But all that gloom and scolding seem benign next to the words of Lawrence Klein, President-elect of the American Economic Association. “Defense spending…has been a large part of the whole expansion of the American economy since World War II.” The key question is “whether we should hold down defense spending for either economic or security reasons, and I think not, on both counts.… Every cutback of a dollar in defense will cut two dollars from overall GNP and drag down a lot of jobs.… If we were to hold spending to $395 billion, the recovery of the economy would fade away” [20]. Reporter Ernest Volkman quotes one Pentagon budget expert, “at least 20 percent of this budget amounts to a federal work-relief program to stimulate the economy. Defence contracts, especially the big ones, have an immense ripple effect” [21].

There you have it, the ultimate insanity to which the New Economics leads, from the unproductive consumption of the rich to warfare for work-relief, waste for waste’s sake played with bombs and missiles. Military waste is the last refuge of a bankrupt policy. We have to do better — and we can.


New Economists have sharply attacked, rejected and even ridiculed the optimistic J. B. Say for proclaiming that there can be no general overproduction because “Supply creates its own demand.” Yet today supply seems to do that and then some. Today one often hears a concern lest increased payrolls just cause inflation. Whether they do depends on where the money comes from. If it is new money why yes, of course. But when the added flow of investable funds has its source in delivery of finished goods to buyers then no, of course not. There is a matching added flow of supply to answer the added demand. Supply and demand still meet but at higher volume. Added flows are synchronized at both ends of the pipeline. The pipeline itself in this metaphor is shortened to speed the throughput and widened to carry more volume.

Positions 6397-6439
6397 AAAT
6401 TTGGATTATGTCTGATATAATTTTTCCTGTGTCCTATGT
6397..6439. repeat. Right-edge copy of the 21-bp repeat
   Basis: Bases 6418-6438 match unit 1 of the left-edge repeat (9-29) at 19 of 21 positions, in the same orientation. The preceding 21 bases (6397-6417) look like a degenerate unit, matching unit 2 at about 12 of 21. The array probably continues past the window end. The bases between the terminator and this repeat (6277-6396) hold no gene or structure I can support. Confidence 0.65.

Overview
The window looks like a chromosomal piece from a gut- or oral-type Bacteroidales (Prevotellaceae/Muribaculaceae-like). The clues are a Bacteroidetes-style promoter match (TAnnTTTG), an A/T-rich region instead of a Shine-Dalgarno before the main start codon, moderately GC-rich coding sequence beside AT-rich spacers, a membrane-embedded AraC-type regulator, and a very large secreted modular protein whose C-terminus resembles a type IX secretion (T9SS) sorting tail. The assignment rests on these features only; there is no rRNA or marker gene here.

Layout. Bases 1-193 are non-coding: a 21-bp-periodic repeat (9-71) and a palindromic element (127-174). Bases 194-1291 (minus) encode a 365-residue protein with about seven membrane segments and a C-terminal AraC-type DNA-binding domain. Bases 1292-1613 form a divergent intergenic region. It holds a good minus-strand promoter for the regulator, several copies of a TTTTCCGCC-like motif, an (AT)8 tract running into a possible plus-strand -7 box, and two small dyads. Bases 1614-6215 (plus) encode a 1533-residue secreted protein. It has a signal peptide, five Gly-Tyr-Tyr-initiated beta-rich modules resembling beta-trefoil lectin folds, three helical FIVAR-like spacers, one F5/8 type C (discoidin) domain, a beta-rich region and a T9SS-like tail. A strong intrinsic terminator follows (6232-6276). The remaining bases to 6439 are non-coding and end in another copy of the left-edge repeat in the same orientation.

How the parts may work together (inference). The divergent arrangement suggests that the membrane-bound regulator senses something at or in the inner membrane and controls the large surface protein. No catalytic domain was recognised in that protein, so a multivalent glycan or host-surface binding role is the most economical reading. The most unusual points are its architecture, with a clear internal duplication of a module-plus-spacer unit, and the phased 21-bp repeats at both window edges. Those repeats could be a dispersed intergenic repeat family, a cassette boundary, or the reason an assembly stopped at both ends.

Keynesian pessimism sees supply overwhelming demand. Inflationary pessimism sees demand overwhelming supply. A confirmed pessimist sees both calamities at once, and there are those who do. Yet each calamity is the counterpart to and solution of the other. Calamity results from neither, but from restrictive and braking policies of other kinds adopted or tolerated by pessimists who believe, or proclaim that they must forestall these imagined problems. These are the real macro-economic bottlenecks.